As I walked the rainy streets of Mumbai late Monday evening, I realized I could not remember the last time I had screamed. Yelled. Shouted. Snapped. Only a year ago, I was a habitual offender, and now I could not remember the last time I had screamed. What a startling revelation: My life had filled with a sadness so deep, I could no longer scream. And, what a joyous revelation: My life had taught me so much, I now realized, how futile it was to scream.
I skipped my way through the traffic maze then: Bombay in the rains is a massacre of horns, and filth, and slush and people. After thirty minutes or so of waiting, and some begging: I hailed an auto. Only to look outside and spot a devastated stranger who had been waiting for an auto just as long, and wanted to go just as far. I asked him to jump in.
My rickshaw companion turned out to be a young man from Delhi, working in a mid-sized bank on his first job, with a penchant for Bollywood movies, and Bombay nightlife. I tried not to mull over the many things that could go wrong when you give a stranger a ride: and focussed on his world view instead. He hated phones, compared our acquaintance to a scene from a movie, thanked me for saving his life, and even took my phone number.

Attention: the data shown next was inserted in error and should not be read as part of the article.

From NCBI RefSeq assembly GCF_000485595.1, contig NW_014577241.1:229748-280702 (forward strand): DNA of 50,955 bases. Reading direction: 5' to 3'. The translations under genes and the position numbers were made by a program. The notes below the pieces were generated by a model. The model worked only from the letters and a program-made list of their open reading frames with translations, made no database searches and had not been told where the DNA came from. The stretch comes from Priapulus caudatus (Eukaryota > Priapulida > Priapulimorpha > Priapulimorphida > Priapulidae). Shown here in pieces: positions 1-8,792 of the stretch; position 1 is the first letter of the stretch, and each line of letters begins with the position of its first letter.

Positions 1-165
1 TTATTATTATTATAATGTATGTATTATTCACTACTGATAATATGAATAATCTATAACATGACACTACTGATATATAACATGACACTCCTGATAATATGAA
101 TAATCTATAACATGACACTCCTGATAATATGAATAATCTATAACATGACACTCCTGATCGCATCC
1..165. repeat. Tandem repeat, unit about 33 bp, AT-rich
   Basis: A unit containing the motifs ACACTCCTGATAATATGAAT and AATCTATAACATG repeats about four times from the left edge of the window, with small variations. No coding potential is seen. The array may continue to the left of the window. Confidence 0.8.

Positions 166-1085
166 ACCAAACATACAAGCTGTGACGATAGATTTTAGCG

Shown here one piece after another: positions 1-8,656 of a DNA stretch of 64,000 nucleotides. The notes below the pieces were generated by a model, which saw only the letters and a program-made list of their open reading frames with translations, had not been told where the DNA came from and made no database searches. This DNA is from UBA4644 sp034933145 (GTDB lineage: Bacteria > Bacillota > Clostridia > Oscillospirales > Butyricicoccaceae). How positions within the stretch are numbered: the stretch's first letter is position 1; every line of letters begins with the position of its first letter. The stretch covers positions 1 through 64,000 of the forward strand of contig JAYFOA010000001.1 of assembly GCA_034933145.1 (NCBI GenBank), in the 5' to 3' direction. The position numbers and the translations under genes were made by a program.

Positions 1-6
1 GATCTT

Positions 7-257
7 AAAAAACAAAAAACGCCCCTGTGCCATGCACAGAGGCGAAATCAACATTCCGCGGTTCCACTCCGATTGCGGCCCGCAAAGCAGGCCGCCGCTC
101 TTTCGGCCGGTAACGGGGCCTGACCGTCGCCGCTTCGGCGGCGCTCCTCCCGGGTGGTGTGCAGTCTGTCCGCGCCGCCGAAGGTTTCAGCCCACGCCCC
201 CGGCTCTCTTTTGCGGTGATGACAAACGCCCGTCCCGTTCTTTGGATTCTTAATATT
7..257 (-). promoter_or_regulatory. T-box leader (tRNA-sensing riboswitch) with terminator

Eventually, I was relieved to leave the rickshaw, and yet happy to show him what Bombay was once made of: big and relenting hearts, frantic yet souls with pause. I was also happy with myself for taking a chance, when faced with a choice, life is better lived in faith, than fear.
A little later I walked into a movie hall to watch Now You See Me, and the magic of it all added up. A dark and mysterious world that moved in deceiving ways, and you could never tell.
You could never tell the who’s and how’s and why’s and yet from time-to-time you need to throw your key to the bottom of a well, and take the chance.
Whether it eventually adds up or not, I knew deep down, I had taken mine.